Hey guys, I've recently been searching for a way to smooth out my sks trigger. After looking around some I came across this blog article and wanted to share it with you guys.
I was thinking about doing the trigger job to my chinese sks but wanted some other opinions first, do you think that this is worth trying?
anyone tried this?
Bit the bullet. Took the trigger group of my Yugo SKS apart to
Yesterday, I was successful in all three endeavors. What a goofy design. The sear rides on a pair of rails and is pushed by a bar, horizontally, levering off the trigger. The disconnecter pushes this bar vertically, thus allowing/disallowing engagement of the trigger bar with the sear. This design almost cries out for crunchiness because there is so much contact surface between the sear rails and the sear that any particles or non-smoothness will be amplified by the full weight of the hammer spring bearing down on the sear pushing it into the rails.
- figure out how the thing works
- reduce weight
- eliminate crunchiness.
Nevertheless, smoothing/stoning out the top surface of the rails and the sear/hammer engagement surfaces did wonders for the crunchiness and shortening the sear spring and the hammer spring by one loop reduced the weight of the trigger quite nicely. The pull is still long, but is now uniform and smooth. I can imagine that the length of pull could be reduced by taking some material off the hammer edge that engages with the sear -- another day perhaps.
I was *quite* surprised at the outcome. The before and after difference is noticeable.
Let's do a step-by-step tour.
After removing the trigger group from the rifle, locate the latch stop pin near the front of the trigger group. This pin also serves as a group retention pin, sliding into recesses in the receiver to hold the trigger group in place. This pin must be driven out. One can start it out with a few taps of a brass hammer and then complete the driving out with an appropriately sized punch.
Once the latch stop pin has been removed, the latch stop, the sear spring and the sear can be removed by sliding them out the front of the trigger group housing on the rails they ride on.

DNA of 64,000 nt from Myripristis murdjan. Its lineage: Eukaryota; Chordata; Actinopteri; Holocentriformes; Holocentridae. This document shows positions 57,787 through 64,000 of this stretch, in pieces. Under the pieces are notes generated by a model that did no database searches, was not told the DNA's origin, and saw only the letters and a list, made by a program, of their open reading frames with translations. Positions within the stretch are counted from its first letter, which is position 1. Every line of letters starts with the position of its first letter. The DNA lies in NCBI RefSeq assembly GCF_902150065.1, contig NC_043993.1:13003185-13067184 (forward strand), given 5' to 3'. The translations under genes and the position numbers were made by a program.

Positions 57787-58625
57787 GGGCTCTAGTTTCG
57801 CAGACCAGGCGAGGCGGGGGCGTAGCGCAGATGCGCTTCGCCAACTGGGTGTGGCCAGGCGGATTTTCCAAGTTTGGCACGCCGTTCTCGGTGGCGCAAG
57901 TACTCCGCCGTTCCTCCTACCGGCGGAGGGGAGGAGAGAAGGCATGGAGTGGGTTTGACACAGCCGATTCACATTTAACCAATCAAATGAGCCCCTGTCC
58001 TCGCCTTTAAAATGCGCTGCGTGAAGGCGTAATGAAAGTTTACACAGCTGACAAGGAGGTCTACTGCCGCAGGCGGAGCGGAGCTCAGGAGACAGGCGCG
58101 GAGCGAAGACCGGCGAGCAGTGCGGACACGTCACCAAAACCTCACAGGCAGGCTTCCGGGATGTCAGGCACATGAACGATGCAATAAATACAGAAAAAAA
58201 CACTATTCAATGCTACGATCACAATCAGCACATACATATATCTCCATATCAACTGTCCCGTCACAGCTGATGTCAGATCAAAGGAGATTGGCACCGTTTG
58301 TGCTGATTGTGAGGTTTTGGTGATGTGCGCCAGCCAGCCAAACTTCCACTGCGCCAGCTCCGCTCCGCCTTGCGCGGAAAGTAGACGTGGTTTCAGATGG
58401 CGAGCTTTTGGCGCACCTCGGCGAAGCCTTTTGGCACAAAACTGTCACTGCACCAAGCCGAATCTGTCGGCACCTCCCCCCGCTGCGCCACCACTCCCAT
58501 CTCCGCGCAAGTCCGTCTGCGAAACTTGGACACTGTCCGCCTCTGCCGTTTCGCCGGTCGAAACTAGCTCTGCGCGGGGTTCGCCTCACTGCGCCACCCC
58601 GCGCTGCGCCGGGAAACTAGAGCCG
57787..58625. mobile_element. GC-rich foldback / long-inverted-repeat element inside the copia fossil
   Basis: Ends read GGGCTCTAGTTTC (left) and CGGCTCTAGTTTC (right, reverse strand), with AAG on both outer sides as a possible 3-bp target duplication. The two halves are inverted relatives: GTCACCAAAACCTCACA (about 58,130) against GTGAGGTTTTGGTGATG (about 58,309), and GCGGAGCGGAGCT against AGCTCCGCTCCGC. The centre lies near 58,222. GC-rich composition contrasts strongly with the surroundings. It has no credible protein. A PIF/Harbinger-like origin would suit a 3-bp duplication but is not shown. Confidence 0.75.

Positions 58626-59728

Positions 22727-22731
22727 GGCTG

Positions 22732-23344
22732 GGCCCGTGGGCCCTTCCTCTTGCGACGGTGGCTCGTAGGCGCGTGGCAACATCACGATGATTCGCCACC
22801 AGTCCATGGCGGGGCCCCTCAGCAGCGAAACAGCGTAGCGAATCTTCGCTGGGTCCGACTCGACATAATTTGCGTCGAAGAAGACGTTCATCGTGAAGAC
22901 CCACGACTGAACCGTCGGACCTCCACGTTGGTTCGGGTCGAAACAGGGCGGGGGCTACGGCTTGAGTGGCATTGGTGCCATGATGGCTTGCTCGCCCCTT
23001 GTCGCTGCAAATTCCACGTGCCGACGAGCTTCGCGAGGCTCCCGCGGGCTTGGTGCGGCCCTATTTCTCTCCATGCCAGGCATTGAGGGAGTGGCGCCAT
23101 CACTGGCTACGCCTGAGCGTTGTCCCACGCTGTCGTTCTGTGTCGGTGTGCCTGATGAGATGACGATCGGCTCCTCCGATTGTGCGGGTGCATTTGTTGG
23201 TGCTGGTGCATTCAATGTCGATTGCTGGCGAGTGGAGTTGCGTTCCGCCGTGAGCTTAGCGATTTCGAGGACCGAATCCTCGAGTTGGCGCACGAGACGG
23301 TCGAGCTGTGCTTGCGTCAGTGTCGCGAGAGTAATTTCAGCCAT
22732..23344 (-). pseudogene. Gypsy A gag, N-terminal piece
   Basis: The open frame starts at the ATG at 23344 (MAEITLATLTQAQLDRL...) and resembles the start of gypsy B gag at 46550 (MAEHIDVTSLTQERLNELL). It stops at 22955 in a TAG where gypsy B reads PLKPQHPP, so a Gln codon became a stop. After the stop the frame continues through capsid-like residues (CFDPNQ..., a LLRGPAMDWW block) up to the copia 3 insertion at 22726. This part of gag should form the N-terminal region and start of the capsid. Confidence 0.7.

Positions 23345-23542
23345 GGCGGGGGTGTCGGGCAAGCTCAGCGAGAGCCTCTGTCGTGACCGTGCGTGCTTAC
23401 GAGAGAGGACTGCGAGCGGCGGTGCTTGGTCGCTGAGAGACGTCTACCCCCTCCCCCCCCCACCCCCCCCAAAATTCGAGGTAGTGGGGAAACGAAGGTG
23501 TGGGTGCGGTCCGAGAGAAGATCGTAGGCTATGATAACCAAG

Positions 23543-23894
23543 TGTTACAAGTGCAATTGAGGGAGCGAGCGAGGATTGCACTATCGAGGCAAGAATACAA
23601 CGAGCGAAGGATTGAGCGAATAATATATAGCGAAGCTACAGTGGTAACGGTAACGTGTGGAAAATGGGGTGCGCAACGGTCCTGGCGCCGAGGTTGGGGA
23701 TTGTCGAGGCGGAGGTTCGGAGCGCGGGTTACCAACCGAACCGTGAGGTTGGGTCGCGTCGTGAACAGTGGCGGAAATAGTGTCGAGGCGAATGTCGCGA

Next, we need to remove the hammer from the trigger housing. Fortunately, this can be done without disassembling the rest of the trigger group. Merely, hold the hammer in a vice so that you can push the trigger group down against the weight of the hammer spring. The hammer must be in the decocked position before an attempt is made to remove it. The hammer hinges in two recesses, one on either side of the housing.
Once the hammer is pushed past these recesses, it can be removed.
We can now see the rails on which the sear rides.
Since the sear is pushed down against the top portion of these two rails by the full weight of the hammer spring, the top portion of the rails must be polished to remove any burs and non-uniformities. We do this with a ceramic stone.
Next we polish (again with a ceramic stone) the two engagements surfaces between the sear and hammer. Here's a view of the engagement surface on the sear.
And here's a side view of the two engagement surfaces.
Like with the stoning of any sear engagement surface, care must be taken to not introduce high spots by stoning the left and right sides non-uniformly. Don't remove any more material than is necessary to achieve a mirror smooth surface. The leading edge of the hammer surface can be rounded a little to spread the weight of the hammer weight over a larger radius.
Finally, I cut one loop off both the hammer and sear springs with a pair of wire snips.
The edges should be ground flat against the coils of the springs.
Reassemble and give it a go. I will be taking this SKS to the range this weekend to test whether the smoother trigger affects accuracy.